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[dee-vee-uh ns] /ˈdi vi əns/
deviant quality or state.
deviant behavior.
Origin of deviance
1940-45; devi(ant) + -ance Unabridged
Based on the Random House Dictionary, © Random House, Inc. 2015.
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Examples from the web for deviance
  • Ever since talk shows were invented, pain, deviance and public humiliation have been at the center of their appeal.
  • Sure, as long as it met the standard of the academic rule, without deviance and without question.
  • So when deviance is encountered, it becomes a matter of tribal concern.
  • Barber was stylistically at odds with his age, and the age treated such deviance harshly.
  • The term is well chosen, for it implies social deviance.
  • The accordion family has to be in the service of larger goals or it smacks of deviance.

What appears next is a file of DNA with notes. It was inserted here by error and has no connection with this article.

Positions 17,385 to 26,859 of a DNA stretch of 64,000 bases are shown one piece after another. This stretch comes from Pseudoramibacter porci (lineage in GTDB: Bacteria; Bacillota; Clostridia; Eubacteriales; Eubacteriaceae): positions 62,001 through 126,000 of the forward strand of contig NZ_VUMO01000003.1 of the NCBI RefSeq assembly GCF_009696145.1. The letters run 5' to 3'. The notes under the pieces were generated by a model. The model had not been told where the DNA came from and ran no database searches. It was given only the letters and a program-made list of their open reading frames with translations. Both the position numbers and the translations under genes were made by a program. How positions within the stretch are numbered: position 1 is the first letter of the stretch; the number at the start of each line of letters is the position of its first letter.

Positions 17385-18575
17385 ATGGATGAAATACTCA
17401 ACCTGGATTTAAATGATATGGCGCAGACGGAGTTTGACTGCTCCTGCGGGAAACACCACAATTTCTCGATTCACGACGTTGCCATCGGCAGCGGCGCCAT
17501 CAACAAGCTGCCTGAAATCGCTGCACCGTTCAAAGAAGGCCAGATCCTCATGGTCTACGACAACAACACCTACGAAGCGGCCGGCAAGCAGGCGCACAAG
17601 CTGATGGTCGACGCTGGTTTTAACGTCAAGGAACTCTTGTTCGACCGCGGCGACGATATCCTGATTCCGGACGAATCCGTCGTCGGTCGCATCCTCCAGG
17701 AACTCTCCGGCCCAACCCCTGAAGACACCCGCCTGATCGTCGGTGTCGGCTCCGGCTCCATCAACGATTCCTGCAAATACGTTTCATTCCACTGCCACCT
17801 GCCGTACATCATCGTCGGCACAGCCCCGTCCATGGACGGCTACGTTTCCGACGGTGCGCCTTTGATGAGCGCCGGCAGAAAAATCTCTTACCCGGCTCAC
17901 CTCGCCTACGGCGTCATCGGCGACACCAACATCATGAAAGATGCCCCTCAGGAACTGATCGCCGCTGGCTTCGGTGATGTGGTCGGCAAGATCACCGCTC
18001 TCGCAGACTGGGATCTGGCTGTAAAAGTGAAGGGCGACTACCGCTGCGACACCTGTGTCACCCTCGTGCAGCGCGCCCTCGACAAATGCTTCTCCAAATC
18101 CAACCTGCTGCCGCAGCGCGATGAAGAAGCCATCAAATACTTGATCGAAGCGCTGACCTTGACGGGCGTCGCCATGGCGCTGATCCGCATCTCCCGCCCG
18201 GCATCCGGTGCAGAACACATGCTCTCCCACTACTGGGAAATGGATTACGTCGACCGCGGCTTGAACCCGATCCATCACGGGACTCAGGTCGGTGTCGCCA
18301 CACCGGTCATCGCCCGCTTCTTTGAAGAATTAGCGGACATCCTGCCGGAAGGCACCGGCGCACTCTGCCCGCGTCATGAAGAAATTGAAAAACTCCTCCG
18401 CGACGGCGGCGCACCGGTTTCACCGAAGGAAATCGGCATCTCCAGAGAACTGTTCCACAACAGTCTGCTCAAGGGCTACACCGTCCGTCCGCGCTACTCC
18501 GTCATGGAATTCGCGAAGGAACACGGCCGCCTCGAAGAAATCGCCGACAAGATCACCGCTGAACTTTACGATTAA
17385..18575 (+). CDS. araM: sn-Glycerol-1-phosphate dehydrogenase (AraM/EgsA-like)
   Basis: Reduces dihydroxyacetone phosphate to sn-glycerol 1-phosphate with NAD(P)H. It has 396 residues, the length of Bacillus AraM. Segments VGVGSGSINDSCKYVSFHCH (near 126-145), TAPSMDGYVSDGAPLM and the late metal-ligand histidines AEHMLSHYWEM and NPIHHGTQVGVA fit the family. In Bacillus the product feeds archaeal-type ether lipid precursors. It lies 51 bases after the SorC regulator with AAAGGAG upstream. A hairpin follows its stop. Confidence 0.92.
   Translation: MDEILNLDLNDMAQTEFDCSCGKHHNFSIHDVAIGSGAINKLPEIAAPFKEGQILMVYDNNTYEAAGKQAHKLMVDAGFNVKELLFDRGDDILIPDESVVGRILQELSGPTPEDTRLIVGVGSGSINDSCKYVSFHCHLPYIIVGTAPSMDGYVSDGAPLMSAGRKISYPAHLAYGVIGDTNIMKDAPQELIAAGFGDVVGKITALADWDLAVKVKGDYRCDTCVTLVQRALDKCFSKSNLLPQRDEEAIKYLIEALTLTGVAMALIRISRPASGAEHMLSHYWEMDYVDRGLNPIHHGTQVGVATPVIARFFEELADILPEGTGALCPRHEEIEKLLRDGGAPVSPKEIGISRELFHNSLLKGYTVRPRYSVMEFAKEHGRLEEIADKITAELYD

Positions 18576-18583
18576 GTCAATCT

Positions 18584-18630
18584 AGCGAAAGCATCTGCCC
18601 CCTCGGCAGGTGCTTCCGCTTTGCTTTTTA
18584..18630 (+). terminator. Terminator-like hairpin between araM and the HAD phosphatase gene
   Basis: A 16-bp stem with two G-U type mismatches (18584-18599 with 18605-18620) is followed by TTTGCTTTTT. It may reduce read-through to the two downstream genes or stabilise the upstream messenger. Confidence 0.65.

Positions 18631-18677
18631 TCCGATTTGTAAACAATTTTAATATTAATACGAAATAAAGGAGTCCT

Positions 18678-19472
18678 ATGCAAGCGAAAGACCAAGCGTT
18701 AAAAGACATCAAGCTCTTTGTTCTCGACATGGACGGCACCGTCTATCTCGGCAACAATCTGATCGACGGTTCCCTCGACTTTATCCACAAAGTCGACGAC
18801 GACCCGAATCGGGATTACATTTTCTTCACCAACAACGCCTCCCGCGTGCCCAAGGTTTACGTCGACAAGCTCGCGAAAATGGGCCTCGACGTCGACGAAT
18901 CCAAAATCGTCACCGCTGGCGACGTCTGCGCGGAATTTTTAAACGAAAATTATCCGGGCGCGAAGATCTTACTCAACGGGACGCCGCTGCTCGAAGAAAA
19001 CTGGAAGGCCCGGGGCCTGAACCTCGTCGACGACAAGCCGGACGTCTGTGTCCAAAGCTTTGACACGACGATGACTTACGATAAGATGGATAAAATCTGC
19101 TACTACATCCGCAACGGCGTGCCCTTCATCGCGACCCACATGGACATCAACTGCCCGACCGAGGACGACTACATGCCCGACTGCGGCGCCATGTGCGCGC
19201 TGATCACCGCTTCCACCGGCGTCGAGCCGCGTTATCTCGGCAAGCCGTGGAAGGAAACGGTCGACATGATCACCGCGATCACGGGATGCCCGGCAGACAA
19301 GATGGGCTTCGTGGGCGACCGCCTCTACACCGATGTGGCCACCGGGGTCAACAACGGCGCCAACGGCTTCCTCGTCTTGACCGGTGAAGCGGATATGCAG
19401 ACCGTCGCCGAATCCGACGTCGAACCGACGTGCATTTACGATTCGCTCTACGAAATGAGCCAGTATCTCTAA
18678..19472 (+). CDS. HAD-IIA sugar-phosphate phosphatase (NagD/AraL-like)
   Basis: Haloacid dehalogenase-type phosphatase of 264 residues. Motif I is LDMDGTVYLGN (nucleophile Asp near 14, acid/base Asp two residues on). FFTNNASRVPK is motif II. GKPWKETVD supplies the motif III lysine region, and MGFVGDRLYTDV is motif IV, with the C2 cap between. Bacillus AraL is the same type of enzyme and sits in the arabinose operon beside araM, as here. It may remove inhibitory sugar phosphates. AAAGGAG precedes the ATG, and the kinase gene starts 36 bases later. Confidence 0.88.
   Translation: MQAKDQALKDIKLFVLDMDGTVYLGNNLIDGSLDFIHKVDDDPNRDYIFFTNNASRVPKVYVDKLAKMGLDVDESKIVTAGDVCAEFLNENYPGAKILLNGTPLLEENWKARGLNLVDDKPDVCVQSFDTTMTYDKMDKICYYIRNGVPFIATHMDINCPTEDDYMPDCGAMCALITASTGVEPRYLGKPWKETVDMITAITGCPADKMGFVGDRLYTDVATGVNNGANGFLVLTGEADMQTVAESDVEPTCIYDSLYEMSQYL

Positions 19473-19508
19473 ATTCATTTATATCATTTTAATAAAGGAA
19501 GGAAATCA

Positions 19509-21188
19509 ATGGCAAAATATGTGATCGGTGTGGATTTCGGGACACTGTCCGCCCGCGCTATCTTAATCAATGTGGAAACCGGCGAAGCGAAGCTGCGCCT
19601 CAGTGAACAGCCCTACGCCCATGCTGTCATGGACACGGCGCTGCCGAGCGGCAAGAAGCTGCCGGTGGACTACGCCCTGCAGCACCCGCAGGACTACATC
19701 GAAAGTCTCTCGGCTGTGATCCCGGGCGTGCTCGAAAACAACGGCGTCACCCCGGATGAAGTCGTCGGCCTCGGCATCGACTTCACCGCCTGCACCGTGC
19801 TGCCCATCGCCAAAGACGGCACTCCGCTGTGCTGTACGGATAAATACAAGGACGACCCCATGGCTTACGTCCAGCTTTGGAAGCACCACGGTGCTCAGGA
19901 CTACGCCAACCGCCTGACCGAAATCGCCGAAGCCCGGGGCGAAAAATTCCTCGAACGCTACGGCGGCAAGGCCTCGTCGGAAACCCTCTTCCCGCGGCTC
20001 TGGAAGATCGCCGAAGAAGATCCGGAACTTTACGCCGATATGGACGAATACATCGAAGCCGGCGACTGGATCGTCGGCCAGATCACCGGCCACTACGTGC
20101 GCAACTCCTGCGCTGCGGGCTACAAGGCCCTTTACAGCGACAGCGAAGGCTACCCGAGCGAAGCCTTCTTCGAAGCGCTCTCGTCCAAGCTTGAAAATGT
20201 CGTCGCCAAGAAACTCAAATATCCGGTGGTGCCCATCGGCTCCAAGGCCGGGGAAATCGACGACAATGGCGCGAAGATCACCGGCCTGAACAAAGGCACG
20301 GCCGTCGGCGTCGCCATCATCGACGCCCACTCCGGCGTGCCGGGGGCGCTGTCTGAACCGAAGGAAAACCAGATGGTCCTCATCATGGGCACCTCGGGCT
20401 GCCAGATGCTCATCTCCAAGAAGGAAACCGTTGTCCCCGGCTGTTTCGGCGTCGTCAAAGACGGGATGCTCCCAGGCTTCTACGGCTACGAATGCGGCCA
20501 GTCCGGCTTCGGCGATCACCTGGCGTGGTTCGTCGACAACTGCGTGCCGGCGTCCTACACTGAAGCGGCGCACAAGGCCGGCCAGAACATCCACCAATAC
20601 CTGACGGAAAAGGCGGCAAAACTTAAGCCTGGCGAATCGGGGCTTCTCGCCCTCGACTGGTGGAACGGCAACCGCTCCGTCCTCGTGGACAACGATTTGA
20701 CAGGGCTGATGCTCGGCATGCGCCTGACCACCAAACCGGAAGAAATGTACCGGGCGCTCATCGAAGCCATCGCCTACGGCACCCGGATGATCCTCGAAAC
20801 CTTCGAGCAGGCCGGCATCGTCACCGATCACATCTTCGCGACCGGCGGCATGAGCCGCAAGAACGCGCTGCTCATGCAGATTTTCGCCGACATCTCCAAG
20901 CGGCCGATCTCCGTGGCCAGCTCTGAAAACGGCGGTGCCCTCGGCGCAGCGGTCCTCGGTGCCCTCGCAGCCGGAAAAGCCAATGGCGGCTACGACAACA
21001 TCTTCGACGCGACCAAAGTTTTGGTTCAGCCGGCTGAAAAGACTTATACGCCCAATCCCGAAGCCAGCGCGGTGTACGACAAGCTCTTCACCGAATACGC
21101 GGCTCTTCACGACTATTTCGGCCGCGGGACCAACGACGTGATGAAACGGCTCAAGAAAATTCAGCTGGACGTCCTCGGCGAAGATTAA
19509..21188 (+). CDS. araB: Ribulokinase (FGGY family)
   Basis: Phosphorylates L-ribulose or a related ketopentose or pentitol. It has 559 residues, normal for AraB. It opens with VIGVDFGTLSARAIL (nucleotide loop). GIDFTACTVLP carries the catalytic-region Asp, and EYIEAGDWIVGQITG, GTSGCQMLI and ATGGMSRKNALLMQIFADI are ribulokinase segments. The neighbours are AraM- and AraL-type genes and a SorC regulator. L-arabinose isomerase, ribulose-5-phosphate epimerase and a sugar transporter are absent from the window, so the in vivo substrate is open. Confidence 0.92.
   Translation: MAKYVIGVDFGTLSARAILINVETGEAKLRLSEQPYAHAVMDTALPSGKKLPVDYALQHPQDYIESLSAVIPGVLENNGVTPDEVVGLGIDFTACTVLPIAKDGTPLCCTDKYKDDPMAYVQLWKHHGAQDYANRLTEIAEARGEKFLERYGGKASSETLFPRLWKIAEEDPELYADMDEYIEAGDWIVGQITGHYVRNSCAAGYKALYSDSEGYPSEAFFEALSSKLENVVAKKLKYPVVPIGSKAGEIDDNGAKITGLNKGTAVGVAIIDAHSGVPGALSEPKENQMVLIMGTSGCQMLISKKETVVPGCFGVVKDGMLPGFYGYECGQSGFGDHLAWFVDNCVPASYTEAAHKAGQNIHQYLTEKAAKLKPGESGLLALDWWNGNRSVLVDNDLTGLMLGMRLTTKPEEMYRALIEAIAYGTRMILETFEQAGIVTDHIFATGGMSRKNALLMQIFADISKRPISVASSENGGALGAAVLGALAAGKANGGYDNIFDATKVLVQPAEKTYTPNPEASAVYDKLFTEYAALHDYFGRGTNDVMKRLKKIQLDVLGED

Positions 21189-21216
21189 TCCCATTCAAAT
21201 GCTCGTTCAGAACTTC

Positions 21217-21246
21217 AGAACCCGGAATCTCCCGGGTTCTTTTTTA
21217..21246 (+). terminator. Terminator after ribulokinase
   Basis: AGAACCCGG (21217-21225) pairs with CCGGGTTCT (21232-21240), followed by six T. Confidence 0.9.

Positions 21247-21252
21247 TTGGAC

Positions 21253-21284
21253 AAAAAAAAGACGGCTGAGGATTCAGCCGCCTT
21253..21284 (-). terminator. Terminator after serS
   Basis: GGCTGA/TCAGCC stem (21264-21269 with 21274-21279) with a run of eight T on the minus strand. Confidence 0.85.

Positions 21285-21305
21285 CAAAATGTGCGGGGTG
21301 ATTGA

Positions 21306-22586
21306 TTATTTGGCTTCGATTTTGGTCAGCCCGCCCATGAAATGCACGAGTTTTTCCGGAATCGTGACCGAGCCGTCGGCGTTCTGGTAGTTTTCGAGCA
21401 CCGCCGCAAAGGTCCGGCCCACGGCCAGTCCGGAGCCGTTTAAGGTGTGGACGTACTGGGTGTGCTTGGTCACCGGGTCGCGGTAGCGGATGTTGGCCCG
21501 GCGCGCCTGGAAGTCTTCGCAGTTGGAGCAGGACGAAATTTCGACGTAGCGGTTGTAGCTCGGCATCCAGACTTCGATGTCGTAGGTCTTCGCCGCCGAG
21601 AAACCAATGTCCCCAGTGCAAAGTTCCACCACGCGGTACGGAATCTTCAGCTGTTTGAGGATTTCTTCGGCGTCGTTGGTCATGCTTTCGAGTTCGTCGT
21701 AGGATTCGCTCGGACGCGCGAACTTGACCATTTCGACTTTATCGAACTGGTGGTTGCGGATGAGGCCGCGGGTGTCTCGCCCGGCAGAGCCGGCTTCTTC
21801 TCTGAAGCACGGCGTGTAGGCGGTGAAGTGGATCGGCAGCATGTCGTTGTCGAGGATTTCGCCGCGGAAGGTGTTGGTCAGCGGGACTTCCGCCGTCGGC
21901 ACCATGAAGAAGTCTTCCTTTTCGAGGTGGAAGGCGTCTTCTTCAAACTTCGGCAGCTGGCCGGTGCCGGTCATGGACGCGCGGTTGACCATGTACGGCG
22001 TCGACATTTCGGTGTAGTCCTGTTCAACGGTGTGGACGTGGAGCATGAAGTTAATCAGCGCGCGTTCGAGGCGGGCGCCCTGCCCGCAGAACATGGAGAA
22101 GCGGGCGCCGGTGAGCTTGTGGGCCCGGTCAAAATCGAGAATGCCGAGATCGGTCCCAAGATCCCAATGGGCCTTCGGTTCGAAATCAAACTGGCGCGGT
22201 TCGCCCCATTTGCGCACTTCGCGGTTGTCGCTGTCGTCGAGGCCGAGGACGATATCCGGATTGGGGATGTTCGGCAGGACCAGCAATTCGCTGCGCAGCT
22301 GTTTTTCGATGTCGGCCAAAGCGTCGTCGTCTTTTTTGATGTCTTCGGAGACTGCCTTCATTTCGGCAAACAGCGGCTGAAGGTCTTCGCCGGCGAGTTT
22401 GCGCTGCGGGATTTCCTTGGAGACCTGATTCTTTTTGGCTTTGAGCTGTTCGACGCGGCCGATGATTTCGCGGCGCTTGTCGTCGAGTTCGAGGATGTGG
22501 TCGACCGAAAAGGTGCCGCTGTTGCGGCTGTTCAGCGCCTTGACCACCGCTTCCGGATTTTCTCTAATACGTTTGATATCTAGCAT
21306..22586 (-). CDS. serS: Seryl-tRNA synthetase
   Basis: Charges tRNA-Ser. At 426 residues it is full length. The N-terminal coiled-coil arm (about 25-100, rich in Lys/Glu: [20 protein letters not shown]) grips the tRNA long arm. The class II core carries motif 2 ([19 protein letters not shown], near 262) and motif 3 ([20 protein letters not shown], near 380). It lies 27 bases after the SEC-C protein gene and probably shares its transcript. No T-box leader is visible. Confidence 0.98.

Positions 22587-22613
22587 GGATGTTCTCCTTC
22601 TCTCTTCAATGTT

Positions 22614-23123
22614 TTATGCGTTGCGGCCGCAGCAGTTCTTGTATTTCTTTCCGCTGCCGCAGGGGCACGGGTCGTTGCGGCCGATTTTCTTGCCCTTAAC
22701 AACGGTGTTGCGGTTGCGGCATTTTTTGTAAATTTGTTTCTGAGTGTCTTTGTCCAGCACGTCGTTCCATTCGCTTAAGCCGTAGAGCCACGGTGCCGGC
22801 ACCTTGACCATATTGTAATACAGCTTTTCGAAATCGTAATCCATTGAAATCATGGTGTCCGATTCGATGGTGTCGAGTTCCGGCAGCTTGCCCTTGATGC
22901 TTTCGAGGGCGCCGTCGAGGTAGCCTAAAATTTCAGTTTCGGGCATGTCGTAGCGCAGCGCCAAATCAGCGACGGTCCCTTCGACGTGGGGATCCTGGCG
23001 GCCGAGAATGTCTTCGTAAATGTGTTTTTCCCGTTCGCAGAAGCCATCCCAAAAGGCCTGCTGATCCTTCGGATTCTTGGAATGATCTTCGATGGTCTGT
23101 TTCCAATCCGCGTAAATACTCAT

British Dictionary definitions for deviance


Also called deviancy. the act or state of being deviant
(statistics) a measure of the degree of fit of a statistical model compared to that of a more complete model
Collins English Dictionary - Complete & Unabridged 2012 Digital Edition
© William Collins Sons & Co. Ltd. 1979, 1986 © HarperCollins
Publishers 1998, 2000, 2003, 2005, 2006, 2007, 2009, 2012
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Word Origin and History for deviance

1944; see deviant + -ance. A sociologists' word, perhaps coined because statisticians and astronomers already had claimed deviation.

Online Etymology Dictionary, © 2010 Douglas Harper
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